Carry out a neurological examination of this patient's upper limbs.



· Repeated trivial trauma to the elbow - the patient feels the 'funny bone'.

· Patient may be immobilized in the orthopaedic ward and use elbows to shuffle in bed.

· History of fracture of the upper arm in childhood (supracondylar fracture of humerus in childhood has an insidious course and

can result in acute ulnar nerve palsy 20-30 years later - tardy ulnar palsy).


· Generalized wasting of the small muscles of the hand.

· There may be features of ulnar claw hand, i.e. hyperextension at the metacarpo-phalangeal joints and flexion at the

interphalangeal joints of the fourth and fifth fingers.

· There is weakness of movement of the fingers, except that of the thenar eminence.

· There is sensory loss over the medial one and half fingers.

Proceed as follows:

· Examine the elbow for scars and signs of osteoarthrosis.

· Comment on the large carrying angle at the elbow, particularly in women (repeated extension and flexion of the arm can result

in damage to the olecranon and consequently the ulnar nerve).


This patient has wasting of the small muscles of the hand and claw hand with sensory loss over the medial one and half fingers

(lesion) due to ulnar nerve palsy caused by trauma (aetiology). She is unable to button her clothes (functional status).


What are the muscles supplied by the ulnar nerve?

The ulnar nerve is derived from the eighth cervical and first thoracic spinal nerves. It gives no branches above the elbow and


In the forearm:

· Flexor carpi ulnaris.

· Medial half of the flexor digitorum profundus.

In the hand:

· Movers of the little finger - abductor digiti minimi, flexor digiti minimi and opponens digiti minimi.

· Adductor pollicis (oblique and transverse heads).

· Dorsal and palmar interossei.

· Third and fourth lumbricals.

· Palmaris brevis.

· Inner head of flexor pollicis brevis.

How would you differentiate between a lesion above the cubital fossa and a lesion at the wrist?

· In lesions above the cubital fossa the flexor carpi ulnaris is involved.

· In lesions at the wrist, the adductor pollicis is involved.

How would you test the flexor carpi ulnaris?

· Ask the patient to keep her hand flat on a table with the palm facing upwards and then ask her to perform flexion and ulnar

deviation at the wrist.

How would you test the adductor pollicis?

Ask the patient to grip a folded newspaper between the thumb and index finger of each hand so that the thumbs are uppermost this

causes the adductor to contract. When the muscle is paralysed, the thumb is incapable of adequate adduction and becomes flexed

at the interphalangeal joint due to contraction of the flexor pollicis longus (innervated by the median nerve). This is known as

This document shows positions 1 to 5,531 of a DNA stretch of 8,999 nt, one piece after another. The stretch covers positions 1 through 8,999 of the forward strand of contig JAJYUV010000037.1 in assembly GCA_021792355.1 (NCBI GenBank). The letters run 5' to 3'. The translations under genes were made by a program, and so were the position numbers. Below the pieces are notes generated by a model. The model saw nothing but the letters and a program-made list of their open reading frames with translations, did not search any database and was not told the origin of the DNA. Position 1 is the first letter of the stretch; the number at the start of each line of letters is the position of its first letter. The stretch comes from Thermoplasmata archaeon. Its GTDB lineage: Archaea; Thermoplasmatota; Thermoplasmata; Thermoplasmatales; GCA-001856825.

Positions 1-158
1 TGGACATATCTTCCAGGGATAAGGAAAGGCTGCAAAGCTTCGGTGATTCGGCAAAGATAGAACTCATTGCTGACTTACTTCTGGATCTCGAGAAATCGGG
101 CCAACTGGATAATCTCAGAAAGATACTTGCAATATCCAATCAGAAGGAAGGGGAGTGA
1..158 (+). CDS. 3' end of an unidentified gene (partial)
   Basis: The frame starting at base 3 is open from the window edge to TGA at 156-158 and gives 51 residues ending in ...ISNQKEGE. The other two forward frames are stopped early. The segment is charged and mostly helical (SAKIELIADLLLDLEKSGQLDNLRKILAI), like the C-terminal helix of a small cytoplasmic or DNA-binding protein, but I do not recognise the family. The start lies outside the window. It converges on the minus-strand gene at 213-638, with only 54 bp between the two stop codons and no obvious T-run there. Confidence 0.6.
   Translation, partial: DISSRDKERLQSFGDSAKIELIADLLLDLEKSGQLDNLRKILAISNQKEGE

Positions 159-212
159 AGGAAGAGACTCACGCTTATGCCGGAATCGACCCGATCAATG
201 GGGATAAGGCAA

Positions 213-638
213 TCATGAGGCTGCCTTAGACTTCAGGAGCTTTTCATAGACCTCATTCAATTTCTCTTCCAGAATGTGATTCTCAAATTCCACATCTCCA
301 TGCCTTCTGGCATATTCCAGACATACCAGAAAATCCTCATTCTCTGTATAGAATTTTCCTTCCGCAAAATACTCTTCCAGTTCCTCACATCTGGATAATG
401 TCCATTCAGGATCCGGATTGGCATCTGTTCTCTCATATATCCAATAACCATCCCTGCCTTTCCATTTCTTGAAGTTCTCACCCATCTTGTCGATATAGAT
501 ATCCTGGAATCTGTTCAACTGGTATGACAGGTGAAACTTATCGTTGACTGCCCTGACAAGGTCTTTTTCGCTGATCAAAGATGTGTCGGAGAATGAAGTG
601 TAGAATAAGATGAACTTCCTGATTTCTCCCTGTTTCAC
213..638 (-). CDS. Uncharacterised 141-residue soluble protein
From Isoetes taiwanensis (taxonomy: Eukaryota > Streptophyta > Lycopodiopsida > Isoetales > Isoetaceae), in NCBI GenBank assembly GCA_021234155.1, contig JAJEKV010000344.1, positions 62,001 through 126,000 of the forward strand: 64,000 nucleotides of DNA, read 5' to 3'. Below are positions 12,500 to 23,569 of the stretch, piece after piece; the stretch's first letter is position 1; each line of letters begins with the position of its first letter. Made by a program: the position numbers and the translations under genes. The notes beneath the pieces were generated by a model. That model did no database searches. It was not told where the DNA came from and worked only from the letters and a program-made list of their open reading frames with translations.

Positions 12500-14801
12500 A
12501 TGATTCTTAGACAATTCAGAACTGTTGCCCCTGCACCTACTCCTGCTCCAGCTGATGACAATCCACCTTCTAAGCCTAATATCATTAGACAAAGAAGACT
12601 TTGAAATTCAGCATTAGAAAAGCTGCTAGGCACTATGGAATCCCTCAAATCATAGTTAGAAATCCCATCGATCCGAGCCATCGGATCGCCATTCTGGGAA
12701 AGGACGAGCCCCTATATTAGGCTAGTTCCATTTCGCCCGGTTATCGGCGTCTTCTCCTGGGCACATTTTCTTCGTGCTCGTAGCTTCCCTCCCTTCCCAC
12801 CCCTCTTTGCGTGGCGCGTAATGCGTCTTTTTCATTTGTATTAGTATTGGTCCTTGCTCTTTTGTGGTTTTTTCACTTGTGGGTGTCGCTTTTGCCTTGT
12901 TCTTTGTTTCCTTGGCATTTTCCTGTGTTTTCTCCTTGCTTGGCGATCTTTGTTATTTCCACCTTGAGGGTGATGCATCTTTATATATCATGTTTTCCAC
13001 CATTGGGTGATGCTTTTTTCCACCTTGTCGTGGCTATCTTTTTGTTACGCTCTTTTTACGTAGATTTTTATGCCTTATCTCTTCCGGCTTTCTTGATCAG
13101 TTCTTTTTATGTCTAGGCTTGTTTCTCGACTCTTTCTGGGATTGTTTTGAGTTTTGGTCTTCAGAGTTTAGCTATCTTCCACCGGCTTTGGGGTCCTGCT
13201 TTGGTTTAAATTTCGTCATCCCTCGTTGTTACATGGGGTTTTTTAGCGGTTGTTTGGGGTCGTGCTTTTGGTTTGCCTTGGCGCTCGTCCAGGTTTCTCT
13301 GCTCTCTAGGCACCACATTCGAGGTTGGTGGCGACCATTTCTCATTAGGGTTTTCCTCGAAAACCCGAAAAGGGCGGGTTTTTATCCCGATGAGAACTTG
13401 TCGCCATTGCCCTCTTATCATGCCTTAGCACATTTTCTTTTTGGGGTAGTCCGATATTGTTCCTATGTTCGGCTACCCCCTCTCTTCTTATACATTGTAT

Froment's sign.

What is ulnar paradox?

The higher the lesion in the upper limb, the lesser is the deformity. A lesion at or above the elbow causes paralysis of the ulnar half

of the flexor digitorum profundus, interossei and lumbricals. Thus, the action of the paralysed profundus is not unopposed by the

interossei and lumbricals; as a result the ring and little fingers are not flexed and hence there is no claw, whereas a lesion at the

wrist causes an ulnar claw hand.

What causes the ulnar claw hand?

A lesion of the ulnar nerve at the wrist. The little and ring fingers are flexed at the

interphalangeal joints and hyperextended at the metacarpophalangeal joints. The index and middle fingers are less affected as the

first and second lumbricals are supplied by the median nerve.

What are the causes of claw hand?

True claw hand is seen in the following conditions:

· Advanced rheumatoid arthritis.

· Lesions of both the median and ulnar nerves, as in leprosy.

· Lesions of the medial cord of the brachial plexus.

· Anterior poliomyelitis.

· Syringomyelia.

· Polyneuritis.

· Amyotrophic lateral sclerosis.

· Klumpke's paralysis (lower brachial plexus, C7-8 involvement).

· Severe Volkmann's ischaemic contracture.

How is the ulnar nerve affected at the wrist?

The deep branch of the ulnar nerve is motor and may be compressed in Guyon's canal, which runs between the pisiform and hook of

the hamate. This results in wasting and weakness of the interossei, particularly the first and the adductor pollicis, but sensation is

spared. Also the hypothenar muscles are usually spared, although the third and fourth lumbricals may be affected. The nerve may

be com-pressed in Guyon's canal by a ganglion, neuroma or repeated trauma. Surgical exposure of the nerve may be necessary

when there is no history of trauma.

What is the most common cause of an ulnar nerve lesion at the elbow?

It is due to compression of the nerve by the fibrous arch of the flexor carpi ulnaris (the cubital tunnel) which arises as two heads from

the medial epicondyle and the olecranon.

What do you understand by the term 'tardy ulnar nerve palsy'?

This occurs as a result of injuries or arthritic changes at the elbow causing a delayed or slowly progressive involvement of the ulnar


How would you rapidly exclude an injury to a major nerve in the arm ?

· Radial nerve: test for wrist-drop.

· Ulnar nerve: test for Froment's sign (see above).

· Median nerve: Ochsner's clasping test.

Jules Froment (1876-1946), Professor of Clinical Medicine, Lyons, France.

A.J. Ochsner (b. 1896), a US surgeon, also investigated the role of tobacco in lung cancer.

Augusta Dejerine-Klumpke (1859-1927), a French neurologist, was the first woman to receive the title 'Internes des Hbpitaux' in


R. von Volkmann (1830-1889), Professor of Surgery in Halle, Germany.